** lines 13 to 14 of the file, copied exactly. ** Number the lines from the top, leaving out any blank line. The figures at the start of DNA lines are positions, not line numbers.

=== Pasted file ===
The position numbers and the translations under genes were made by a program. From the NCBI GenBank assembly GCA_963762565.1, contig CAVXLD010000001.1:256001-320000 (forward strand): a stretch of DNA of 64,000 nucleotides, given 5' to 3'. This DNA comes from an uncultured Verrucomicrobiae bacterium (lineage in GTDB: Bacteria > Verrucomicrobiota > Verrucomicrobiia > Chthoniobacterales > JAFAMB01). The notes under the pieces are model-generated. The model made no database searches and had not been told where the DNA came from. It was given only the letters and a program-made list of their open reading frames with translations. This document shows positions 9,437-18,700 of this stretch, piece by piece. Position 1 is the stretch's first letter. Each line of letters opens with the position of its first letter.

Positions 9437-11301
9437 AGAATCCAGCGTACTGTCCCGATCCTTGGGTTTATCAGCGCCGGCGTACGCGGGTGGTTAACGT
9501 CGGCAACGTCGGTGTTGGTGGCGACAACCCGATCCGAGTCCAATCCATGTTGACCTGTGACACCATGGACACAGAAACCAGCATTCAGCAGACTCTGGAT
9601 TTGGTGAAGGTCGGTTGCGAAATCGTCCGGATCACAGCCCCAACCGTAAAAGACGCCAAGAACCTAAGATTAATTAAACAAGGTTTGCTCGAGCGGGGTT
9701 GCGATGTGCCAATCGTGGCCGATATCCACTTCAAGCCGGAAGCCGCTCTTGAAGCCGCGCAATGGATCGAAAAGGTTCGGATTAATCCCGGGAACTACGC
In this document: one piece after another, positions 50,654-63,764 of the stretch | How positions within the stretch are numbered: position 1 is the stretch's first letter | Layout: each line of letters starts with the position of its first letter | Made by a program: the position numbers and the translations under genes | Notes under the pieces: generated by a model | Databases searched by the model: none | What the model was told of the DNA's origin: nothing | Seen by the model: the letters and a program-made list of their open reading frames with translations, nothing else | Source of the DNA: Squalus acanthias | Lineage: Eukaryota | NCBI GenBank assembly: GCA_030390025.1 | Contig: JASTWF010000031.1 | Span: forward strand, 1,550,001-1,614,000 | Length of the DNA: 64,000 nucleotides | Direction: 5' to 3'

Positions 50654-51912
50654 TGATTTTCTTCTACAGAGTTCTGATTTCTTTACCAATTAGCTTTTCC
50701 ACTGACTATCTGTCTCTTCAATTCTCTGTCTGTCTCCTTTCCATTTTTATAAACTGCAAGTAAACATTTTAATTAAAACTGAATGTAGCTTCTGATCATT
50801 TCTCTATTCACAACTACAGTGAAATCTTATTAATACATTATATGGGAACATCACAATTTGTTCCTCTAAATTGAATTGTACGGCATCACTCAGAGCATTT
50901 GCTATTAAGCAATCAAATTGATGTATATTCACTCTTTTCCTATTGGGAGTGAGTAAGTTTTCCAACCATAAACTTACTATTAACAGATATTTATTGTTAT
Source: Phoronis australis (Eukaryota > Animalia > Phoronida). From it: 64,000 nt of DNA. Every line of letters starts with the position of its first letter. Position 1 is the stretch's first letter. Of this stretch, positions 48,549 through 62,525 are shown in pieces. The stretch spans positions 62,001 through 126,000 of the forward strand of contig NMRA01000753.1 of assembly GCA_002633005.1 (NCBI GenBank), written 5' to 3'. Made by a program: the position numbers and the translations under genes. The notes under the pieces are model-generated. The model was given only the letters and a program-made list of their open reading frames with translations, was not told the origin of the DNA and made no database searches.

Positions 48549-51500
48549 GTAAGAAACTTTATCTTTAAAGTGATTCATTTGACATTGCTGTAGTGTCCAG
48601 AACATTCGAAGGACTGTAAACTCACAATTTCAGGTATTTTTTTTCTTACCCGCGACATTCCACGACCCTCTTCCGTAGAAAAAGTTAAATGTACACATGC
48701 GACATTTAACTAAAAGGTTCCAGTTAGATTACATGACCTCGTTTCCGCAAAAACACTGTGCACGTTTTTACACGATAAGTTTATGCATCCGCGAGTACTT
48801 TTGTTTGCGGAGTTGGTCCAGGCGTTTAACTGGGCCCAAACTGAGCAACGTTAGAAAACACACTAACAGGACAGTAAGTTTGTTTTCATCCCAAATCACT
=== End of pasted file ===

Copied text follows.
Source: Phoronis australis (Eukaryota > Animalia > Phoronida). From it: 64,000 nt of DNA. Every line of letters starts with the position of its first letter. Position 1 is the stretch's first letter. Of this stretch, positions 48,549 through 62,525 are shown in pieces. The stretch spans positions 62,001 through 126,000 of the forward strand of contig NMRA01000753.1 of assembly GCA_002633005.1 (NCBI GenBank), written 5' to 3'. Made by a program: the position numbers and the translations under genes. The notes under the pieces are model-generated. The model was given only the letters and a program-made list of their open reading frames with translations, was not told the origin of the DNA and made no database searches.

Positions 48549-51500